In summation, as I said, at present levels of atmospheric CO2 concentration additional CO2 in the atmosphere has no discernible effect on the Earth’s climate.
Barton Paul Levenson:
At October 18, 2012 at 3:23 pmyou say to me
R: It does not matter what your “calculations” say because empiricism trumps theory
BPL: Which physical law, based on empirical observation, do you disagree with? Stefan-Boltzmann? Wien? Kirchhoff? The ERT? What empiricism, in particular, trumps calculations of mine you haven’t even seen yet?
The “calculations” are those which you mentioned at October 18, 2012 at 10:42 am where you wrote
It’s not saturated at the upper levels, and warming anywhere there will propagate down to the surface. It’s easy to demonstrate if you want the math.
“The math” must be wrong because the ‘Hot Spot’ is missing.
I agree with all the physical laws. But I am not an idiot so I know that attempting to apply physical laws to a complex and partially understood system usually provides wrong answers. And the empirical evidence clearly shows your assertion is wrong. Simply you have done some sums to assess what you think is how the climate system works but reality demonstrates the system is nothing like you think it is.
Try applying physical laws to calculate the behaviour of the human brain and see what you get: the climate system is more complex than the human brain. (And don’t try to use that illustration as an excuse to troll the thread about brain structure).
So, a couple of questions.
Just how much does ‘Band broadening’ increase the heat absorption capability of atmospheric co2?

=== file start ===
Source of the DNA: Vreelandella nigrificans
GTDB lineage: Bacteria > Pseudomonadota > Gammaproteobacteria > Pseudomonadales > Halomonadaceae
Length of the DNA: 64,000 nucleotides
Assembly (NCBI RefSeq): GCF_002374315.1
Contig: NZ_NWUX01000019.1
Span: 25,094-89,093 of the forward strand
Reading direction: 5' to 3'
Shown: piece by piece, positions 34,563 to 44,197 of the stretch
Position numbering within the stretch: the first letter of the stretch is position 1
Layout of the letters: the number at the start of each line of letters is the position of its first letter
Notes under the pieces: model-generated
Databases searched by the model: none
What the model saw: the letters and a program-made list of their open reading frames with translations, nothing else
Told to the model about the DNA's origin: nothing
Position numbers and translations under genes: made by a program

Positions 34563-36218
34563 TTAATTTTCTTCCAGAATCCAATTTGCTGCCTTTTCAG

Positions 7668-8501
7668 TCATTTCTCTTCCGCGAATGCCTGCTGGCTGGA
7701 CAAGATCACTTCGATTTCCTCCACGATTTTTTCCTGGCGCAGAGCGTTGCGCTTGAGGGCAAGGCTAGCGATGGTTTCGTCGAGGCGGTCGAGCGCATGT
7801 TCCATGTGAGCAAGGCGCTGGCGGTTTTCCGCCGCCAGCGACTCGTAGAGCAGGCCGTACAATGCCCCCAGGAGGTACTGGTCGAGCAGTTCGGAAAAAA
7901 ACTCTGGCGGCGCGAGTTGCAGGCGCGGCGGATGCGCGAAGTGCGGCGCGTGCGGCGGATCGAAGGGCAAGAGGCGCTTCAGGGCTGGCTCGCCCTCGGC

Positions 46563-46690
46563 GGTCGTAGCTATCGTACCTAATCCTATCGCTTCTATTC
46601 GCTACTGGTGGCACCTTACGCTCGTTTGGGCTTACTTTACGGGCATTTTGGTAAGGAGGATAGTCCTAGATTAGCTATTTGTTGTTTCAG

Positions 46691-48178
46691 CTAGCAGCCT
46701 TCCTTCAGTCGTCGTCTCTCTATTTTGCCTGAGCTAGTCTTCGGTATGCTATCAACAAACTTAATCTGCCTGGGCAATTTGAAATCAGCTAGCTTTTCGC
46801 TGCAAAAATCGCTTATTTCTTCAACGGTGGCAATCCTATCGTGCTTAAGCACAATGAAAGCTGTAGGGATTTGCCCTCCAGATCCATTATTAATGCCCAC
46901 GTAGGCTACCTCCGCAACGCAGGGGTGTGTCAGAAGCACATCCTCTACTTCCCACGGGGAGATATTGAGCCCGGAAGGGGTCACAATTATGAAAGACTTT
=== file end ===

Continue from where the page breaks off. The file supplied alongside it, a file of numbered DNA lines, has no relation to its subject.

Why do AGW proponents insist that radiation laws which are derived from experimental conditions which exclude complicating factors like a freely convecting troposphere containing complicated system feedbacks be applied to the Earth’s climate system as if they are acting in a vacuum, or indeed in vacuo?
Why was Sherwood Idso’s paper ignored by the IPCC in their third assessment report?
Here’s the abstract:
ABSTRACT: Over the course of the past 2 decades, I have analyzed a number of natural phenomena
that reveal how Earth’s near-surface air temperature responds to surface radiative perturbations. These
studies all suggest that a 300 to 600 ppm doubling of the atmosphere’s CO2 concentration could raise
the planet’s mean surface air temperature by only about 0.4°C. Even this modicum of warming may
never be realized, however, for it could be negated by a number of planetary cooling forces that are
intensified by warmer temperatures and by the strengthening of biological processes that are
enhanced by the same rise in atmospheric CO2 concentration that drives the warming. Several of these
cooling forces have individually been estimated to be of equivalent magnitude, but of opposite sign, to
the typically predicted greenhouse effect of a doubling of the air’s CO2 content, which suggests to me
that little net temperature change will ultimately result from the ongoing buildup of CO2 in Earth’s
atmosphere. Consequently, I am skeptical of the predictions of significant CO2-induced global warming
that are being made by state-of-the-art climate models and believe that much more work on a wide
variety of research fronts will be required to properly resolve the issue.